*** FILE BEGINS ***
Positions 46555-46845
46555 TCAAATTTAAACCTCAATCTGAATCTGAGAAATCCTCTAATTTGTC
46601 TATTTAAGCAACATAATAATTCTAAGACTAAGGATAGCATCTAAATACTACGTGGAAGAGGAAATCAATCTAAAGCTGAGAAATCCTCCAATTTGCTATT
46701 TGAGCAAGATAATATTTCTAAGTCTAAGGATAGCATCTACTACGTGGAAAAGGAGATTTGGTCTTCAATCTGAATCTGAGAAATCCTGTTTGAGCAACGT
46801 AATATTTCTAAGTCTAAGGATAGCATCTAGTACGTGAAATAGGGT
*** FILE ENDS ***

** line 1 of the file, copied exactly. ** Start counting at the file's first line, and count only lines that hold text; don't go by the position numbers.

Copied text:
Positions 46555-46845